Editorial: American higher education is sliding lower and lower

You may have heard about Trina Thompson. Unable to find work, she’s suing her alma mater, Monroe College, to recover $70,000 in tuition. The Thompson case may not turn out to be the precedent-setter that some theorize, because Monroe makes unusually bold promises to students about post-college success. But the sad truth is this: Practically all colleges are failing their students nowadays, and in most cases at far greater expense than Monroe failed Thompson, says Steve Salerno of The New York Daily News.
Historically, criticism of education in America has targeted grade-school and secondary education. Indeed, perhaps the best thing about the K-12 is that in these polarized times, it is the great uniter: Maligned by liberals and conservatives, Christians and Jews, Red Sox fans and Yankee fans, and just about everyone else in the grand American cultural stew.  Still, we take pride in the notion that when young adults get the chance to get through college, the doors of opportunity truly swing open. Our colleges and universities, we’ve been told again and again, are the envy of the world.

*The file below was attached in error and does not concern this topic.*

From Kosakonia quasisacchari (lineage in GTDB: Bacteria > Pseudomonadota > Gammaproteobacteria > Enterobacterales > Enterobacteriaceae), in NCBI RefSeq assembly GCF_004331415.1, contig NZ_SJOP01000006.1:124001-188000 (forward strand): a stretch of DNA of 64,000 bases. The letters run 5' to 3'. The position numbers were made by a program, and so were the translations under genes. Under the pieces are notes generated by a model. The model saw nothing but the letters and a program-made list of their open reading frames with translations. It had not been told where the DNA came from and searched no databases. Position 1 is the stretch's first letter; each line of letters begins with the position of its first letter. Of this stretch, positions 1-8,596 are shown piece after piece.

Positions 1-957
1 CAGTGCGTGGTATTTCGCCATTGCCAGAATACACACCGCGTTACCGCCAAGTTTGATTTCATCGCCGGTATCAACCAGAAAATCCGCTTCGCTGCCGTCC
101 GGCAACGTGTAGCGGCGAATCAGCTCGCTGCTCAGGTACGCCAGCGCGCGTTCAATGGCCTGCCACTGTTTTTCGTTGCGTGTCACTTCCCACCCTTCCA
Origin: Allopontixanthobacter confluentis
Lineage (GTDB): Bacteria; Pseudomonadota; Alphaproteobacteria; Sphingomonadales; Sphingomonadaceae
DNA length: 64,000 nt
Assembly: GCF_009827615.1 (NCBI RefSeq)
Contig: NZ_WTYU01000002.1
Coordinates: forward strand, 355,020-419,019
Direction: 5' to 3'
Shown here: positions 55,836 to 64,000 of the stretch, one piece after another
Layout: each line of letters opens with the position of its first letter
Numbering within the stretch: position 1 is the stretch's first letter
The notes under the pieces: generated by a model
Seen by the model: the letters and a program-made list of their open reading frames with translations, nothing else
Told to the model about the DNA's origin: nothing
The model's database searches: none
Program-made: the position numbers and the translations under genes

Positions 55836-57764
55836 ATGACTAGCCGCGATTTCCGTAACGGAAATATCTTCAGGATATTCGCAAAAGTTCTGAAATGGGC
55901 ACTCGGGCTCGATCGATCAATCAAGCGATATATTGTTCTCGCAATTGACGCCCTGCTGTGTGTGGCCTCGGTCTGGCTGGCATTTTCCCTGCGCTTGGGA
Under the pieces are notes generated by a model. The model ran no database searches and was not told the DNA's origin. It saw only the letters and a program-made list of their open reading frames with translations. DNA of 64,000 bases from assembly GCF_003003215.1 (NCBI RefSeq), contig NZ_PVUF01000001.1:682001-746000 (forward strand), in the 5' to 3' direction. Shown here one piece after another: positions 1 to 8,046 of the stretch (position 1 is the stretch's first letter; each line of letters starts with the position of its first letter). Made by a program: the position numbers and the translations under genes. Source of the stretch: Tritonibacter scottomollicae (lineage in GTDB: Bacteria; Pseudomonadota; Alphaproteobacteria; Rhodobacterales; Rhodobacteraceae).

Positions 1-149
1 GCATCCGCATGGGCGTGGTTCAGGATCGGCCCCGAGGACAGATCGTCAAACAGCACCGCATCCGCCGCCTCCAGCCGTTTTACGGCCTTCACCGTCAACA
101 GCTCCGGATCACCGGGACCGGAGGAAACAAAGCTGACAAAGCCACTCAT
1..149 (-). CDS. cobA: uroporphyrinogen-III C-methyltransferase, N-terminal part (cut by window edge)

To the contrary, one might say that the philosophical rot that has long blighted primary education has now slowly and surely been admitted to college. This was inevitable. Today’s typical college freshman is a product of the watered-down, "self-esteem-building" curriculum that emerged in the late 1960s and held sway over U.S. scholastic policy by the mid-’90s. ..

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